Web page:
People with diabetes could benefit from digital ‘risk calculators’ that help professionals prescribe the best combination of medicine.
Scientists develop calculators to help clinicians decide on best diabetes treatments
People with diabetes could benefit from digital ‘risk calculators’ in the future that help healthcare professionals prescribe the best combination of medicine for each person. The research into personalised treatments, which can improve people's long-term health, was presented at the Diabetes UK Professional Conference.
The charity says more needs to be done to tackle the diabetes crisis in the UK, including investing more in research and improving healthcare and treatment of all types of diabetes.
One risk calculator developed by a team across Exeter, Dundee, Oxford and Glasgow Universities, predicts how well someone’s blood glucose levels will be controlled by two drugs used to treat Type 2 diabetes. Sulfonylureas and thiazolidinedione are second-line treatments for Type 2 diabetes, but there is currently little guidance about which therapies work best and for who.
The research team at Exeter is also working on a risk calculator that could be used to help people get the right diagnosis of Type 1 or Type 2 diabetes. Unfortunately, it can sometimes be difficult to classify the type accurately, resulting in delays to treatment or in some cases the wrong treatment. It’s important that people are diagnosed with the correct type of diabetes, as people with Type 1 diabetes need insulin therapy as early as possible, while people with Type 2 diabetes are best treated with medications or diet and exercise.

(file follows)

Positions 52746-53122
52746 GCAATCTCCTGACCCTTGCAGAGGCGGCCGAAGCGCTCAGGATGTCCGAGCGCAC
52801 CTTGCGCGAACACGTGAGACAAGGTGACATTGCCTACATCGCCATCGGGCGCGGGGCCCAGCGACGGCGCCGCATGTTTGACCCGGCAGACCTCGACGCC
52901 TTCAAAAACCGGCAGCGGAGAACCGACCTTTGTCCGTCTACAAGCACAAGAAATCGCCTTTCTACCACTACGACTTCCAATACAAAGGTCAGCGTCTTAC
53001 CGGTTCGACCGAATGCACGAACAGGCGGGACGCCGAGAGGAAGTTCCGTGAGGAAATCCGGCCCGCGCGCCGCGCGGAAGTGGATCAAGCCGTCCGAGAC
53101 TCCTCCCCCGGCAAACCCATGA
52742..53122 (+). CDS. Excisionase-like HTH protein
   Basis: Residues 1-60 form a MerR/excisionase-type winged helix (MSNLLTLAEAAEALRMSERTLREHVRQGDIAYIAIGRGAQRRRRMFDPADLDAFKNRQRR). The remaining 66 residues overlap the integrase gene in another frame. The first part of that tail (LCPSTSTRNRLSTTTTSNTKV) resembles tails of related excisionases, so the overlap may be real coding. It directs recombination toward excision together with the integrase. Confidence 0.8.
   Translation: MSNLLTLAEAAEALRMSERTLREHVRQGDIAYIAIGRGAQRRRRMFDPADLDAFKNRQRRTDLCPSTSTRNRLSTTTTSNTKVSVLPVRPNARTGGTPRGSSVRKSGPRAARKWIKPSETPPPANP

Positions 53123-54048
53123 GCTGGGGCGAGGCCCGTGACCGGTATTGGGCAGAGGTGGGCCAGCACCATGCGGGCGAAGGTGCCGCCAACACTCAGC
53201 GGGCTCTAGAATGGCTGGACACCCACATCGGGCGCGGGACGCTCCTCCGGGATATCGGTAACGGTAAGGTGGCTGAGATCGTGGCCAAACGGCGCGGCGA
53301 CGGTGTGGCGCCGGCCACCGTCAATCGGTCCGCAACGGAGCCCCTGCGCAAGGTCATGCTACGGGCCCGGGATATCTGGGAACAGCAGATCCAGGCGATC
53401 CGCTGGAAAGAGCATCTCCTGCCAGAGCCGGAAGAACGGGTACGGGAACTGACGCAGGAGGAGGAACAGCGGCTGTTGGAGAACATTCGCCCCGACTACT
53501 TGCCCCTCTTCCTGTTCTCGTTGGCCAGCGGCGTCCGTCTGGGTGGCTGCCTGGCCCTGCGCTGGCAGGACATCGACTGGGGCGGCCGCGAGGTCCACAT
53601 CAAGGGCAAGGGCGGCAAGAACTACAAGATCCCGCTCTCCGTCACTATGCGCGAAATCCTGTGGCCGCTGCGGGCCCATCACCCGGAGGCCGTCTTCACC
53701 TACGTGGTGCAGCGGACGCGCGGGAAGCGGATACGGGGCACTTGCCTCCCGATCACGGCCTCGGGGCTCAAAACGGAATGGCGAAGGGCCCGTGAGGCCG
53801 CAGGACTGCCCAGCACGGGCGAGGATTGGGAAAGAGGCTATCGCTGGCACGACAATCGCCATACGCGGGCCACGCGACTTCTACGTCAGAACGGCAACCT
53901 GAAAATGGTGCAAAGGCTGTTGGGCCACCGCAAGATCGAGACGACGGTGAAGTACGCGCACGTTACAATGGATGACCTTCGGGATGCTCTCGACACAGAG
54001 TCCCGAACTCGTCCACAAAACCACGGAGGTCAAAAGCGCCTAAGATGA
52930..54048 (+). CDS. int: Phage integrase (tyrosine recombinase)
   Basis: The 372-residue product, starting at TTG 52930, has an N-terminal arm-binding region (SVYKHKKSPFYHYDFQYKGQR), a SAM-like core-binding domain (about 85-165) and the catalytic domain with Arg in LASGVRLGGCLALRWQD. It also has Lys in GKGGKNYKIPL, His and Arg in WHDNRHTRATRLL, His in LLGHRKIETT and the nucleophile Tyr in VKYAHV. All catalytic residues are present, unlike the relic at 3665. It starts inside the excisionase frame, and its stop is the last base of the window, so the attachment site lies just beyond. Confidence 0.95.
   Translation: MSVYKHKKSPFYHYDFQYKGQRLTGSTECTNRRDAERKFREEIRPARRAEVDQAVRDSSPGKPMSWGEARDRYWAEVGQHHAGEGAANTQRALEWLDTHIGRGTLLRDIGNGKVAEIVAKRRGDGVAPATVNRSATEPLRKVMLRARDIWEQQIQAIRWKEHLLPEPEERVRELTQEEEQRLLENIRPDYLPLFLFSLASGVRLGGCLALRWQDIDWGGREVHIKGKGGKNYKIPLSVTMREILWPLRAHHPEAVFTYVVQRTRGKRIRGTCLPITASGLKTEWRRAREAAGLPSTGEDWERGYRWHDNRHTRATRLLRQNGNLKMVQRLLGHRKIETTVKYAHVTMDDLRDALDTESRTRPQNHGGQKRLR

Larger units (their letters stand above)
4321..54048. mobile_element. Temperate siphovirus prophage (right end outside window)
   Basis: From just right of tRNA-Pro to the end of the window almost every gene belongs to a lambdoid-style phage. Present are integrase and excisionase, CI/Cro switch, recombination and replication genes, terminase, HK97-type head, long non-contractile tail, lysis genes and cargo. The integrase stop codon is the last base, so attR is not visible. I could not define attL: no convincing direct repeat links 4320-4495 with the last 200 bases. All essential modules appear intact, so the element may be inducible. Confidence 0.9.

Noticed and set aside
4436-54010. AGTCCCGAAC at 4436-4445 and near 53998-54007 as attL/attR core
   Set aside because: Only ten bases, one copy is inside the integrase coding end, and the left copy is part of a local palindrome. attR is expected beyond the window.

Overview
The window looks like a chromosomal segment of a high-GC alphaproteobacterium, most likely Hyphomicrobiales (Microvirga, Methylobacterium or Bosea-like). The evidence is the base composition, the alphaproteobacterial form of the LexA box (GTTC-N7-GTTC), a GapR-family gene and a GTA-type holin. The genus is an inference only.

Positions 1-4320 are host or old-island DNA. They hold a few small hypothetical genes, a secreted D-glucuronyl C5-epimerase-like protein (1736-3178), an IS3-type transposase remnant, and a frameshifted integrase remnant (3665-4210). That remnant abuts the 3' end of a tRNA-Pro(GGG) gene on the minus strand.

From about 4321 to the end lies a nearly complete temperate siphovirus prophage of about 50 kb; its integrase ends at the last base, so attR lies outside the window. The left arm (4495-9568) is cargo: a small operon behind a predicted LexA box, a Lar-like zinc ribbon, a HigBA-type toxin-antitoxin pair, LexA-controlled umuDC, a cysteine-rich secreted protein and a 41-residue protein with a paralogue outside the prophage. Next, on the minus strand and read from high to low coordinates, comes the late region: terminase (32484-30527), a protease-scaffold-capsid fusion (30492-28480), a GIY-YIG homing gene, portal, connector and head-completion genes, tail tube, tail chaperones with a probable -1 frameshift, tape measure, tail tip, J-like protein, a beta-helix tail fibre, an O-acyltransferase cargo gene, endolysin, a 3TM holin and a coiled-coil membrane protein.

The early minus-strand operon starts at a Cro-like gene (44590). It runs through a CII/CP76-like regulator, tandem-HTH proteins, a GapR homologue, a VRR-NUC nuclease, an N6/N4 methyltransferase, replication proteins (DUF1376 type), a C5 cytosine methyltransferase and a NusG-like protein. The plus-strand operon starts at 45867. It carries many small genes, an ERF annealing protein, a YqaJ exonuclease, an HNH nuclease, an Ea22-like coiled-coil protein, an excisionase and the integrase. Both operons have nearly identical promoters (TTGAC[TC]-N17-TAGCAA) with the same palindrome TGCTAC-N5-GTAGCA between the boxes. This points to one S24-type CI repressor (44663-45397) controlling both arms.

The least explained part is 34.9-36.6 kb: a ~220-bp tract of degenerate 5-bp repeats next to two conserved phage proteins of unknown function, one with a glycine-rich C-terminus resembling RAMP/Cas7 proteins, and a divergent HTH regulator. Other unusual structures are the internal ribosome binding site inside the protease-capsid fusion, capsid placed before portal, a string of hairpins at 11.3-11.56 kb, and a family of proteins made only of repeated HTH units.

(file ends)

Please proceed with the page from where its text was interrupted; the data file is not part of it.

Both risk calculators will help doctors prescribe the best possible treatment, as different people respond to treatments in different ways. This should also help to improve people’s health outcomes, as tailored diagnosis and treatments should mean the right therapy is given to the right person sooner, based on more accurate predictions of how someone will respond.
To predict blood glucose control, the researchers used data from more than 70,000 people with Type 2 diabetes in clinics together with 2,000 people in clinical trials who were taking either sulfonylureas or thiazolidinedione. They examined how their blood glucose levels were influenced by simple characteristics including gender, age and Body Mass Index (BMI).
Using this information, they created a risk calculator that predicts how well a person’s blood glucose levels will be controlled by each drug. Extending the calculator to include other medication could help clinicians to develop a personalised treatment regime for their Type 2 diabetes patients.
The Exeter research team’s Type 1 diabetes classification calculator uses clinical information (like age of diagnosis or BMI) together with indicators of Type 1 diabetes (like levels of autoantibodies and a new genetic test of Type 1 diabetes risk) to accurately predict the type of diabetes. This helps to decide if a person should receive insulin or tablets at diagnosis. The calculator has been developed using information from 1187 people who have taken part in previous studies.